You can finance this one over 4 years on 25K a year with your old car as deposit, £390/mth and put the other £200/mth away to let you buy it with change left at the end of the period, or hand it back and use the £10K as a deposit.
Martin

When did I suggest you get a 520d?  

John - why have you selected the old man colour filter on your search?  
JohnC

Martin wrote:
When did I suggest you get a 520d?  

John - why have you selected the old man colour filter on your search?  


I just picked the cheapest. There are plenty more colours in store Sir!
Alf McQueef

No one suggested a 520d but no one seems to get the fact I don't want a diesel either, it's not as if I've never been in one.

6 pot diesels I have less experience of, except to say they still sound much like the others at start up.

A second car is totally pointless as I do so few personal miles, it would just be a pointless money pit unless it was something good on track and I had time and signoffs for regular track days, but I don't.

I if seem terse it's because I am - I'm sick of allegedly being well into the top 5% of earners but not feeling like it. I've been in this house 12 years and own more than 60% of it but can't get enough of a mortgage to move to something usefully bigger/better because of the commission element of my pay and I'm just wondering why I bother.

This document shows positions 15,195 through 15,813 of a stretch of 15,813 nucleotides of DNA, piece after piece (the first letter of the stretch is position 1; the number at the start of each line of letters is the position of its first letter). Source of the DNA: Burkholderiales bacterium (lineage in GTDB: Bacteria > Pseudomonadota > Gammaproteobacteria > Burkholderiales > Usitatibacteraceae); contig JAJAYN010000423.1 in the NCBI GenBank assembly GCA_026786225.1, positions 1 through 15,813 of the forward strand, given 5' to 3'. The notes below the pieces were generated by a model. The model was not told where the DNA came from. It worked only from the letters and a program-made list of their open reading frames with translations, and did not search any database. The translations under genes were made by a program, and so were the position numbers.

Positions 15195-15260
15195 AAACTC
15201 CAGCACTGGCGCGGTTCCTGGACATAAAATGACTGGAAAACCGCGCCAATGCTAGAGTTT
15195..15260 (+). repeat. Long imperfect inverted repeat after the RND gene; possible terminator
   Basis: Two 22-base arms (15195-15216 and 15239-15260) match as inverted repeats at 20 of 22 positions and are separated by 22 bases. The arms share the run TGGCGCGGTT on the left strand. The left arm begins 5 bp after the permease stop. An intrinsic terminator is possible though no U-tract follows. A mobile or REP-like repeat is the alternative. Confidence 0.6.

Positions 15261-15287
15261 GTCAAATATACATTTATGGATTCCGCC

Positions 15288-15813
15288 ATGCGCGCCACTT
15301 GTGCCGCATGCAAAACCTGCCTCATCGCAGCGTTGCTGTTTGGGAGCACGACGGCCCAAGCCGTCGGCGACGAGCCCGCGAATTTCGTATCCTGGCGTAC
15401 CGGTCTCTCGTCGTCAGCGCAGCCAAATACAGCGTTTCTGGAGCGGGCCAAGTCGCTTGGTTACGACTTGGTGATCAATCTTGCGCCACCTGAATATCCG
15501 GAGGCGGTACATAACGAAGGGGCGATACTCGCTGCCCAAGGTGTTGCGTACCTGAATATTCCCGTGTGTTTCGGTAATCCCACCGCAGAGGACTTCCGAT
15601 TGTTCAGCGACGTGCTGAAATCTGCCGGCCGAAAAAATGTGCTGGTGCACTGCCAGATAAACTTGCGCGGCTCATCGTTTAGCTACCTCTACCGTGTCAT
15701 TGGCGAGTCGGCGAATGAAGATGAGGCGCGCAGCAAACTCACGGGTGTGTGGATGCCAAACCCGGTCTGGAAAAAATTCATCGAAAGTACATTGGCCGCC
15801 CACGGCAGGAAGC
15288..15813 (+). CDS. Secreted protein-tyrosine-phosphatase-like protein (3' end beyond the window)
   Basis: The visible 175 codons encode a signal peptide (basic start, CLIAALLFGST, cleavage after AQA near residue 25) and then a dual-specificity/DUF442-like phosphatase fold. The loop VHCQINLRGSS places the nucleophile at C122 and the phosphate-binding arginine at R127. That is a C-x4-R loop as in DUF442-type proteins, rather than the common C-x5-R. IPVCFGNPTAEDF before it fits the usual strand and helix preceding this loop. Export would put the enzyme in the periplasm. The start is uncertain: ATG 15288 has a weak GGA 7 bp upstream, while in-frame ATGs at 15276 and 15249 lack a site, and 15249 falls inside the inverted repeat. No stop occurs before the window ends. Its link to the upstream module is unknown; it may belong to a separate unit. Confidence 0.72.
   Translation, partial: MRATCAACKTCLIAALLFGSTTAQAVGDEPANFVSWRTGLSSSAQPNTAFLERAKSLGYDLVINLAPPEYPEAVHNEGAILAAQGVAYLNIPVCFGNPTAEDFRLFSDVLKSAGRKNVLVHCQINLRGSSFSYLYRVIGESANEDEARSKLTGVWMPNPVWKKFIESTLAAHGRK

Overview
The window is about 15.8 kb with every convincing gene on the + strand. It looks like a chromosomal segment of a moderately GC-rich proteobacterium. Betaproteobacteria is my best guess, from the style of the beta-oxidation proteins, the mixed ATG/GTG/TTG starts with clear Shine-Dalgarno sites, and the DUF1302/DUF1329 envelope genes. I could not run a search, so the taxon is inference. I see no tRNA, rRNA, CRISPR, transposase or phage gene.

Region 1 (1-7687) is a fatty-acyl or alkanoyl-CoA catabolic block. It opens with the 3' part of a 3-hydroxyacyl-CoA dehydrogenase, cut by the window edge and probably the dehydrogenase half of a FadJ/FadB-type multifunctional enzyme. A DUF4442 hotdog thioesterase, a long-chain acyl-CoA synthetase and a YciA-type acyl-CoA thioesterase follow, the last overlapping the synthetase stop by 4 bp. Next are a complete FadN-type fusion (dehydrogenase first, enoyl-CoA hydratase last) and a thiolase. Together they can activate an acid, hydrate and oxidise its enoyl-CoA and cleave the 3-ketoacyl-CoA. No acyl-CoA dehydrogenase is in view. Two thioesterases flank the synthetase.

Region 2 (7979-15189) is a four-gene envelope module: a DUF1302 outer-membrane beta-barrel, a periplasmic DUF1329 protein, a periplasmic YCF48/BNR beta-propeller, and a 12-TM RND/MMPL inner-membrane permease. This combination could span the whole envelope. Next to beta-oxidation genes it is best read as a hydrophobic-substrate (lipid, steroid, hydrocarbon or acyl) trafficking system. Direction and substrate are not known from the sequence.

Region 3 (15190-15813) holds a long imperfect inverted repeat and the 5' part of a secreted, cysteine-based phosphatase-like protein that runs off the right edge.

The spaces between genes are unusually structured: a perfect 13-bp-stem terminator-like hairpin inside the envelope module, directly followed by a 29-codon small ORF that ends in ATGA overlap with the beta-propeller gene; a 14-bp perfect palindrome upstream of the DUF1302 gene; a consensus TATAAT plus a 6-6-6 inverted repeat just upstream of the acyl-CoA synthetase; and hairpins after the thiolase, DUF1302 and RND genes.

Probably a midlife crisis since I'm 40 soon!
JohnC

Alf McQueef wrote:

I if seem terse it's because I am - I'm sick of allegedly being well into the top 5% of earners but not feeling like it. I've been in this house 12 years and own more than 60% of it but can't get enough of a mortgage to move to something usefully bigger/better because of the commission element of my pay and I'm just wondering why I bother.

Probably a midlife crisis since I'm 40 soon!


I know how you feel. I think you need to be in the top 1% of earners to feel remotely well off these days - and some ill informed Politicians want to tax the "middle" even more. I don't know about you but there isn't a great deal of slack left.

Being self employed is similar to being on commission - you don't tick the necessary boxes so it's a no. Short sighted madness.
Alf McQueef

JohnC wrote:

I know how you feel. I think you need to be in the top 1% of earners to feel remotely well off these days - and some ill informed Politicians want to tax the "middle" even more. I don't know about you but there isn't a great deal of slack left.

Being self employed is similar to being on commission - you don't tick the necessary boxes so it's a no. Short sighted madness.


You said something on another thread about your house not going up in value much - I seem to have that issue too, relative to other houses around here anyway. We always come away from looking at potential houses very depressed as a decent step up seems about twice what ours is worth!

The power of the inheritance has been very clear in recent years as well - plenty of local friends on far less than us have suddenly moved into massive houses or had big extensions and changed both their cars, yet we have been very sensible wth money with little to show for it. We don't drink, we rarely go out, we have not been abroad since Lu was born 8 years ago. Our chance of an inheritance is currently being eaten at a vast rate by a care home so we need to stay pretty sensible !